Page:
11. Dutt, N. and Joseph, J. E. (2018). Regulatory Uncertainty, Corporate Structure, and Strategic Agendas: Evidence from the U.S. Renewable Electricity Industry. Academy of Management Journal. https://doi.org/10.5465/amj.2016.0682
  12. Feigenbaum, A. V. (1983). Total quality control, New York; London, New York; London: McGraw-Hill.
  13. Follett, M. P. and Graham, P. (1996). Mary Parker Follett--prophet of management: a celebration of writings from the 1920s, Boston, Mass., Boston, Mass.: Harvard Business School Press.
  14. Furlan, A., Grandinetti, R. and Rentocchini, F. (2023). Inter-organizational routine replication: Evidence from major football championships. Scandinavian Journal of Management, 39. https://doi.org/10.1016/j.scaman.2023.101261
  15. Gersick, C. J. G. and Hackman, J. R. (1990). Habitual routines in task-performing groups. Organizational Behavior and Human Decision Processes, 47, 65-97. https://doi.org/10.1016/0749-5978(90)90047-D
  16. Goetsch, D. L. and Davis, S. B. (2014). Quality management for organizational excellence: introduction to total quality, Harlow, Essex: Pearson.
  17. Gulati, R. and Puranam, P. (2009). Renewal Through Reorganization: The Value of Inconsistencies Between Formal and Informal Organization. Organization Science, 20, 422-440. https://doi.org/10.1287/orsc.1090.0421
  18. Hammer, M. (1990). Reengineering Work: Don’t Automate, Obliterate. Harvard Business Review, 68, 104.
  19. Champy, J. and Hammer, M. (1993). Reengineering the corporation: a manifesto for business revolution, London, London: Nicholas Brealey.
  20. Hammer, M. (1996). Beyond reengineering: how the process-centred organization is changing our work and our lives, London, London: HarperCollinsBusiness.
  21. Hammer, M. (2007). The process audit. Harvard Business Review, 85, 111-+.
  22. Hammer, M. and Stanton, S. (1995). The reengineering revolution: the handbook, London, London: HarperCollins.
  23. Hannan, M. and Freeman, J. (1984). Structural Inertia and Organizational Change. American Sociological Review, 49, 149-164. https://doi.org/10.2307/2095567
  24. Hertz, S., Johansson, J. K. and De jager, F. (2001). Customer- oriented cost cutting: Process management at Volvo. Supply Chain Management, 6, 128-141. https://doi.org/10.1108/13598540110399174
  25. Hinterhuber, H. (1995). Business Process Management: The European Approach. Business Change and Re-engineering, 2, 63-73.
  26. Jarzabkowski, P., Lê, J. K. and Balogun, J. (2016). The social practice of co-evolving strategy and structure to realize mandated radical change. Academy of Management Journal. https://doi.org/10.5465/amj.2016.0689
  27. Kohlbacher, M. and Reijers, H. A. (2013). The effects of process- oriented organizational design on firm performance. Business Process Management Journal, 19, 245-262. https://doi.org/10.1108/14637151311308303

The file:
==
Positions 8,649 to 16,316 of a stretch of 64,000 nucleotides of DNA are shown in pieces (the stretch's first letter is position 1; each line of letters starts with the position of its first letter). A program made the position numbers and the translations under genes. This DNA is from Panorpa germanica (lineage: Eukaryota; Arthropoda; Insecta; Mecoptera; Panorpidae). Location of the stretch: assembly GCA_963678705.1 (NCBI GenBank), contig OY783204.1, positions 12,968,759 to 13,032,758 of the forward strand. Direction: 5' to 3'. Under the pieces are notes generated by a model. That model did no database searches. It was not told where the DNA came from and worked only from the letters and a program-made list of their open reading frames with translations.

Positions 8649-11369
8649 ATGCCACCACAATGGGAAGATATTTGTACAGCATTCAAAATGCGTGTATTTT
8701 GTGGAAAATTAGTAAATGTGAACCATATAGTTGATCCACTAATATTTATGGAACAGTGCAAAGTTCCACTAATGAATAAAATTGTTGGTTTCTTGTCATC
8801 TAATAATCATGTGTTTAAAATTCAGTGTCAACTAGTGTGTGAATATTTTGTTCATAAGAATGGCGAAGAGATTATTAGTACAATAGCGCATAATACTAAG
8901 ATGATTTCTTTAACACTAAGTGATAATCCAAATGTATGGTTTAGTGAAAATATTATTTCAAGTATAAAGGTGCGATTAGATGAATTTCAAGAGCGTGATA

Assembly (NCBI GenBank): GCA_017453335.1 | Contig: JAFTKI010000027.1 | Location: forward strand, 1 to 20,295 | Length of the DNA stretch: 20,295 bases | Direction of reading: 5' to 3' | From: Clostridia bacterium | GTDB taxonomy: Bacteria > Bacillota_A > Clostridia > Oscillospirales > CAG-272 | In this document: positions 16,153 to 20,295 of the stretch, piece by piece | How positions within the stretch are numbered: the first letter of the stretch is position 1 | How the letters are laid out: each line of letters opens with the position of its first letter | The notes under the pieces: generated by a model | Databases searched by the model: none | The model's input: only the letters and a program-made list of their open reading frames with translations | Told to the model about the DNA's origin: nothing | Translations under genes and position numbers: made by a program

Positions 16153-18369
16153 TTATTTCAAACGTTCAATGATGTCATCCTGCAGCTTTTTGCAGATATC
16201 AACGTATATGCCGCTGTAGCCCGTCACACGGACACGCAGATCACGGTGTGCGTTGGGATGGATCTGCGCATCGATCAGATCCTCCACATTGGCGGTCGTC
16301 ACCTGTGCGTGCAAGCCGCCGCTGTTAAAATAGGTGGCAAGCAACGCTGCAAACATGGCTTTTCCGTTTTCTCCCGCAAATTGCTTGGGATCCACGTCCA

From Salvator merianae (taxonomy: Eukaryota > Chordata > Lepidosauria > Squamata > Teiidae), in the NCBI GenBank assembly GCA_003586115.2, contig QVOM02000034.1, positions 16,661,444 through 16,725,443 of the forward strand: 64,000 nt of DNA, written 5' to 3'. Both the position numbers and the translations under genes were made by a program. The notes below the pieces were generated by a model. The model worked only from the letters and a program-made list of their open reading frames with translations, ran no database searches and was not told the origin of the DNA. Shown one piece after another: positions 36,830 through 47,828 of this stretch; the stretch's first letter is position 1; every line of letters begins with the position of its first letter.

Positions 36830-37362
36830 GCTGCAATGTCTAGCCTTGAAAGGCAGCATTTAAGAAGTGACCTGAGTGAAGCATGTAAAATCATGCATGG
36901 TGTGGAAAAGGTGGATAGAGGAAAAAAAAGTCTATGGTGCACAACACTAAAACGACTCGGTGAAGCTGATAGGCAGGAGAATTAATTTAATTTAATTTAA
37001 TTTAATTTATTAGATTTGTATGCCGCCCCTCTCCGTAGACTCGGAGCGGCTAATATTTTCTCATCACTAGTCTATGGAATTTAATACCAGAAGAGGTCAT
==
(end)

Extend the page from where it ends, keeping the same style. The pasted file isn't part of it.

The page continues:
28. Lim, J. Y. and Moon, K.-K. (2021). Transformational Leadership and Employees’ Helping Behavior in Public Organizations: Does Organizational Structure Matter? Public Personnel Management, 50, 485-508. https://doi.org/10.1177/0091026020977565
  29. Nelson, R. R. and Winter, S. G. (1982). An evolutionary theory of economic change, Cambridge, Mass., Cambridge, Mass.: Belknap Press of Harvard University Press.
  30. Ozanne, L. K., Chowdhury, M., Prayag, G. and Mollenkopf, D. A. (2022). SMEs navigating COVID-19: The influence of social capital and dynamic capabilities on organizational resilience. Industrial Marketing Management, 104, 116-135. https://doi.org/10.1016/j.indmarman.2022.04.009
  31. Peter, K. and Klaus, H. (2007). The fruits of Business Process Management: an experience report from a Swiss bank. Business Process Management Journal, 13, 477-487. https://doi.org/10.1108/14637150710763522
  32. Safavi, M. (2021). Advancing post-merger integration studies: A study of a persistent organizational routine and embeddedness in broader societal context. Long Range Planning, 54. https://doi.org/10.1016/j.lrp.2021.102071
  33. Seddon, J. (2000). The case against ISO 9000, Dublin, Dublin: Oak Tree Press.
  34. Silvestro, R. and WESTLEY, C. (2002). Challenging the paradigm of the process enterprise: a case-study analysis of BPR implementation. Omega, 30, 215-225. https://doi.org/10.1016/S0305-0483(02)00028-2
  35. Skrinjar, R., Bosilj-Vuksic, V. and Indihar-Stemberger, M. (2008). The impact of business process orientation on financial and non- financial performance. Business Process Management Journal, 14, 738-754. https://doi.org/10.1108/14637150810903084
  36. Stene, E. O. (1940). An Approach to a Science of Administration. American Political Science Review, 34, 1124-1137. https://doi.org/10.2307/1948193
  37. Thompson, J. D. (1967). Organizations in action: social science bases of administrative theory, New York, New York: McGraw-Hill. https://doi.org/10.2307/2574894
  38. Vanhaverbeke, W. and Torremans, H. (1999). Organizational structure in process- based organizations. Knowledge and Process Management, 6, 41-52. https://doi.org/10.1002/(SICI)1099-1441(199903)6:1<41::AID-KPM47>3.0.CO;2-4
  39. Watson, G. (2004). The Legacy of Ishikawa. Quality Progress, 37, 54-57.
  40. West, J. and Cianfrani, C. (2016). ISO 9001: 2015-what's Vital. Quality Progress, 49, 53-54.
  41. Yang, Y., Secchi, D. and Homberg, F. (2022). Organizational structure and organizational learning: The moderating role of organizational defensive routines. Journal of General Management, 47, 259-270. https://doi.org/10.1177/03063070211038922